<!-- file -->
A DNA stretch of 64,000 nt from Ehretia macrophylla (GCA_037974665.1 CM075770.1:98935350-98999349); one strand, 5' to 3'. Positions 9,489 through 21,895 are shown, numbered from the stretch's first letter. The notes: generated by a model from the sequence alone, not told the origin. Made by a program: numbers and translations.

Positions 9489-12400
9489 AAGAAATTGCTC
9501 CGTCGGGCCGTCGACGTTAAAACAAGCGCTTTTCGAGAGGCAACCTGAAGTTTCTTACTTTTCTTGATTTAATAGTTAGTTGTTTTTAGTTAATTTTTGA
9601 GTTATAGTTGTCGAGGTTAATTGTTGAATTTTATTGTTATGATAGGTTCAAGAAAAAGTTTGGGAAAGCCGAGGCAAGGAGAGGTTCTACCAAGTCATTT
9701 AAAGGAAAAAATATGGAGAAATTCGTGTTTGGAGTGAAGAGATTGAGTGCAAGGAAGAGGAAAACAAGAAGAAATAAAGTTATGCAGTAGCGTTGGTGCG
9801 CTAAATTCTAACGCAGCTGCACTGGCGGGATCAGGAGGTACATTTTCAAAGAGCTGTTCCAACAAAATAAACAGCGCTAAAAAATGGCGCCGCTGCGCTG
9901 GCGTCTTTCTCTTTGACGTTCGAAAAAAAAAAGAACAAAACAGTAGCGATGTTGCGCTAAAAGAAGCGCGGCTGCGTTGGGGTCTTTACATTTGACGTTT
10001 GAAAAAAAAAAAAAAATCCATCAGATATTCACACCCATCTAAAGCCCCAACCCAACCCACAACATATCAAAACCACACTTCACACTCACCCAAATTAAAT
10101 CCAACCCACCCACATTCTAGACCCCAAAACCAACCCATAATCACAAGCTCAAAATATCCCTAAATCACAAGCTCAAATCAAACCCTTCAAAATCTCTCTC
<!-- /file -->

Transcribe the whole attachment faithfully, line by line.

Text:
A DNA stretch of 64,000 nt from Ehretia macrophylla (GCA_037974665.1 CM075770.1:98935350-98999349); one strand, 5' to 3'. Positions 9,489 through 21,895 are shown, numbered from the stretch's first letter. The notes: generated by a model from the sequence alone, not told the origin. Made by a program: numbers and translations.

Positions 9489-12400
9489 AAGAAATTGCTC
9501 CGTCGGGCCGTCGACGTTAAAACAAGCGCTTTTCGAGAGGCAACCTGAAGTTTCTTACTTTTCTTGATTTAATAGTTAGTTGTTTTTAGTTAATTTTTGA
9601 GTTATAGTTGTCGAGGTTAATTGTTGAATTTTATTGTTATGATAGGTTCAAGAAAAAGTTTGGGAAAGCCGAGGCAAGGAGAGGTTCTACCAAGTCATTT
9701 AAAGGAAAAAATATGGAGAAATTCGTGTTTGGAGTGAAGAGATTGAGTGCAAGGAAGAGGAAAACAAGAAGAAATAAAGTTATGCAGTAGCGTTGGTGCG
9801 CTAAATTCTAACGCAGCTGCACTGGCGGGATCAGGAGGTACATTTTCAAAGAGCTGTTCCAACAAAATAAACAGCGCTAAAAAATGGCGCCGCTGCGCTG
9901 GCGTCTTTCTCTTTGACGTTCGAAAAAAAAAAGAACAAAACAGTAGCGATGTTGCGCTAAAAGAAGCGCGGCTGCGTTGGGGTCTTTACATTTGACGTTT
10001 GAAAAAAAAAAAAAAATCCATCAGATATTCACACCCATCTAAAGCCCCAACCCAACCCACAACATATCAAAACCACACTTCACACTCACCCAAATTAAAT
10101 CCAACCCACCCACATTCTAGACCCCAAAACCAACCCATAATCACAAGCTCAAAATATCCCTAAATCACAAGCTCAAATCAAACCCTTCAAAATCTCTCTC